HIPAA compliance is the name of the game for healthcare IT. That game is about to change after Windows Server 2003 reaches end of support (EoS) July 14, 2015. Practices that have a local electronic health records (EHR) installation on Windows Server 2003 will fail HIPAA compliance checks after that date. Here we will cover tools and resources available to address Windows Server 2003 EoS as it pertains to HIPAA compliance, and other networking and data storage tools to keep your practice’s EHR and EMR data secure.
Choose server hardware for Windows Server 2012 based on number of users
Since locally-hosted EHR and EMR software is server based, think of your server hardware as the brain and spinal cord of your IT system. Any IT tech will tell you that spinning up new server software onto new hardware will save time and support costs. Let the IT workload and the number of users who access your resources dictate the server hardware you choose.
For smaller practices, a tower server should suffice to run EHR software. In terms of hardware, look for one with a CPU capable of 3.2 GHz speed and at least 4 GB of server RAM. There are several options to explore in the $500-$750 range.
Hardware: The Lenovo ThinkServer TS140 is an entry-level server that features strong computing specs for the cost. At the heart of it is a quad-core processor designed to accommodate day-to-day computing across a small network (15 or fewer) workstations. This range of tower servers offers two internal hard drives for redundant data backup purposes. Compare with the HP ProLiant Micro Tower, which comes with 8 GB RAM for faster performance; or the Dell PowerEdge T1100 which has similar specs and price point.
Software: Windows Server 2012 RT Essentials is probably the best option since it offers access for up to 25 users without requiring purchase of Client Access Licenses (CALs).
Medium-sized practices will benefit from server hardware with more power and performance. Servers with these specs may come in a tower form factor, or a rack form factor.
Hardware: You are looking for a combination of performance and the ability to expand on the hardware. The HP ProLiant ML350p comes with 8 GB of RAM installed and fitted with storage controllers to attach secure storage arrays that accommodate growing data storage needs. Comparable models include the Lenovo ThinkServer 5U Tower Server, and the Dell PowerEdge T420.
Software: Consider Windows Server 2012 R2 Standard. Should your practice exceed 25 users, there is no simple upgrade path from Essentials to Standard. It is always best to plan for growth. You will need to purchase CALs for each user accessing the system.
Large scale practices should be equipped with top-of-line enterprise server hardware. These are usually found in rack form factors.
Hardware: High-power processors and expandable storage are the hallmarks to look for. The HP ProLiant DL360 (32 GB of RAM; 12-core CPU) is a model to consider; compare it with the Dell PoweEdge R720 2U.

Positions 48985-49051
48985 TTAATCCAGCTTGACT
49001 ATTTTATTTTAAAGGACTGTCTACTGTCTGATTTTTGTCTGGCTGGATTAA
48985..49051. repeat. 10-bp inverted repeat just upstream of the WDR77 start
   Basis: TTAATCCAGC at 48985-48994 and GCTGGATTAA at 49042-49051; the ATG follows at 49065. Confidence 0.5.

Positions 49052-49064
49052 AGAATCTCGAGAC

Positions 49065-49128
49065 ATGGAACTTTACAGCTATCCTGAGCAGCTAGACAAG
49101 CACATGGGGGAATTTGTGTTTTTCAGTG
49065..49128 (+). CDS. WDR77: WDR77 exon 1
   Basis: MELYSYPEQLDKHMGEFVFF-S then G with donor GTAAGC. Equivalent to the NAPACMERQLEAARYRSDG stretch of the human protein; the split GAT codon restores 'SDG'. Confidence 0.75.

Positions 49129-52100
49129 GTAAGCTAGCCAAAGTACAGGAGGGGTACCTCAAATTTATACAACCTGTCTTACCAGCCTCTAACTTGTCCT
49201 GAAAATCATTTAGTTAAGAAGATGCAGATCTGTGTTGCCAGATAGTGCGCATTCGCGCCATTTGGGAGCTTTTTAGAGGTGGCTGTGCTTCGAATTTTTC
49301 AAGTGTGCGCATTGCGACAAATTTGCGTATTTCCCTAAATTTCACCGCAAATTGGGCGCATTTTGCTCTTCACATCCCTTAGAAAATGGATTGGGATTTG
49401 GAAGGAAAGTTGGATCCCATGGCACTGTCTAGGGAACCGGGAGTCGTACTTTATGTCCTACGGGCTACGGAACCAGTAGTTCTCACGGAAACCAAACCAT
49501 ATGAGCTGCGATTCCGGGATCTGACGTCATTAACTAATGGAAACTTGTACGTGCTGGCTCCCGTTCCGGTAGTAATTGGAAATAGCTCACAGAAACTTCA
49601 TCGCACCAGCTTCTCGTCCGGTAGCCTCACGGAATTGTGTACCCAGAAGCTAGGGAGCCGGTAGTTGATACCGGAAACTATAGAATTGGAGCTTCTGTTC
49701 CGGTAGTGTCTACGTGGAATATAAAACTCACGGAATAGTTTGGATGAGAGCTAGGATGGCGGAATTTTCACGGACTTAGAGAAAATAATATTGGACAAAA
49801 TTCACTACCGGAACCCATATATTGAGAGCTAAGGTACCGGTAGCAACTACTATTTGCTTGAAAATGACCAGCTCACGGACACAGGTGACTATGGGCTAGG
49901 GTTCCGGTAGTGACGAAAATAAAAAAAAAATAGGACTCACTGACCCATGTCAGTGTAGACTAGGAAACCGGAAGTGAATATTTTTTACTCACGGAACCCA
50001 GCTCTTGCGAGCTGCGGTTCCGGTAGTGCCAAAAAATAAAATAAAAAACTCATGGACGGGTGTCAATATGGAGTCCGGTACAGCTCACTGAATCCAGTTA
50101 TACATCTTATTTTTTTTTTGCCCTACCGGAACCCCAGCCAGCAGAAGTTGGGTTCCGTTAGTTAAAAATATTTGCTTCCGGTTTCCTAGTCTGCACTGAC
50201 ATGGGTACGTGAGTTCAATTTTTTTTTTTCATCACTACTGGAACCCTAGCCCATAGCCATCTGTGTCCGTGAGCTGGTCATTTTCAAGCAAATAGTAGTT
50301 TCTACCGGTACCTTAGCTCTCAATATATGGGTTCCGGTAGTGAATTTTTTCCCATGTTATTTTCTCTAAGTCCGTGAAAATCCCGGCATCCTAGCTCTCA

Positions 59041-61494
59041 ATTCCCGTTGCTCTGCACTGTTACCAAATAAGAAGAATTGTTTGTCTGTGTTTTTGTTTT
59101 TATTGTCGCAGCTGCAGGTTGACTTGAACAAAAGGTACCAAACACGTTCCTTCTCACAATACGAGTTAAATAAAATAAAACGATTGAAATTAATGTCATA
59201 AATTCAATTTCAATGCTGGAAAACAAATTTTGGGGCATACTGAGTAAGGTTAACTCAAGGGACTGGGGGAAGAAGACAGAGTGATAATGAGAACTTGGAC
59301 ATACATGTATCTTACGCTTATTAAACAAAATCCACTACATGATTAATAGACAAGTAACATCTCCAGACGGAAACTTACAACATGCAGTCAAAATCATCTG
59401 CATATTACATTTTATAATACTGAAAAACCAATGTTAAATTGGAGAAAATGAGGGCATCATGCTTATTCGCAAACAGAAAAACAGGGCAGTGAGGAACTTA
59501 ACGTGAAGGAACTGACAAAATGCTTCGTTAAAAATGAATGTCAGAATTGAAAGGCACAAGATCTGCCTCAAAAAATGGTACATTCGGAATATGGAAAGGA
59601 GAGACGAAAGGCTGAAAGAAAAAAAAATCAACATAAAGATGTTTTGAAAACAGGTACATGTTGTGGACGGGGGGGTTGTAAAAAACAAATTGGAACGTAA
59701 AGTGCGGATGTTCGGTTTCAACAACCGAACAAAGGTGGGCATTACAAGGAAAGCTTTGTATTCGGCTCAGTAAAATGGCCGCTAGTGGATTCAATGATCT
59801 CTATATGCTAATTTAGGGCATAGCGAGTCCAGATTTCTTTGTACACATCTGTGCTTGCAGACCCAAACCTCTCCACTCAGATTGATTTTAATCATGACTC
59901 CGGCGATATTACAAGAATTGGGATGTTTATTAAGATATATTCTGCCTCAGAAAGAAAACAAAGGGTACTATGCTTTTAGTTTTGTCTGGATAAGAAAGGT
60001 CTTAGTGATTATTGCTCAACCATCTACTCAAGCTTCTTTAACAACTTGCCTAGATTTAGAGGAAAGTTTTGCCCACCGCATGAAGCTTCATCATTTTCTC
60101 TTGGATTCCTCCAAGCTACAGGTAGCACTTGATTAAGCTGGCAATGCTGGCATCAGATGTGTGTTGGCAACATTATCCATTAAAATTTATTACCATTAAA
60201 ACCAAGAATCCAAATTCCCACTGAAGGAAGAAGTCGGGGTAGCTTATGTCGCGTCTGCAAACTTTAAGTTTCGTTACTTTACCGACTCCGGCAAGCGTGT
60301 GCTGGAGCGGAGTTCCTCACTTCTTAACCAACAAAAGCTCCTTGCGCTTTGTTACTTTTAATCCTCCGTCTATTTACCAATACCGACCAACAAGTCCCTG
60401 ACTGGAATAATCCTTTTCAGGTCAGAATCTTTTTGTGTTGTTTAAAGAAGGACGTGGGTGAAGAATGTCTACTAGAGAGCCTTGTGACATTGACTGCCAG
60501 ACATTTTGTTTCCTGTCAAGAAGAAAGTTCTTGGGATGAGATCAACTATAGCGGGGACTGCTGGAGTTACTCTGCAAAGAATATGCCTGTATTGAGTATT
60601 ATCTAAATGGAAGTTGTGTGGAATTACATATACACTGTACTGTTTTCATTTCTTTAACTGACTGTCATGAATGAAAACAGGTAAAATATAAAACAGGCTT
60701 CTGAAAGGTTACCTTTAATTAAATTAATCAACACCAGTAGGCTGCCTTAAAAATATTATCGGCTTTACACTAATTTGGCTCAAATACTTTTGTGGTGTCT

Software: Windows Server 2012 R2 Standard is recommended.
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Keep your network HIPAA compliant with a managed switch and a business-grade firewall
Network segmentation is a key factor in protecting your data and maintaining HIPAA compliance.
Make sure your networking hardware is designed for virtual local area network tagging (VLAN tagging). With VLAN tagging, you essentially quarantine off sets of machines in your network so they cannot communicate with each other. This type of network segregation limits the impact if one machine on your network is compromised, though all machines maintain an Internet connection to receive critical updates for Windows and antivirus programs.
A firewall / security appliance provides constant protection against malware attacks that expose your data to costly data breaches. The Dell SonicWALL TZ series offers small practices an affordable solution for safe collaboration across your network. If your practice extends to satellite locations, this is tool is essential for a creating secure virtual private network (VPN). If you utilize Wi-Fi for patients in the waiting room, the SonicWALL accommodates makes sure guest activity does not interfere with your protected network.
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A managed switch allows you to make use of VLAN tagging across all of the switch ports. Combined with a configured firewall, a managed switch can provide the appropriate network segregation and rules to make a network rock-solid secure. Check the product pages for scale (number of ports) and features that are appropriate for the size of your practice’s network.
The Cisco SG300 supports 10 network connections and is gear for small practices. It is a favorite among NeweggBusiness users as well. The Dell PowerConnect is a comparable model in terms of costs and features; the Netgear ProSafe line is competitive here as well.
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What hardware is your medical practice deploying or planning to deploy to maintain HIPAA compliance after Windows Server 2003 EOS?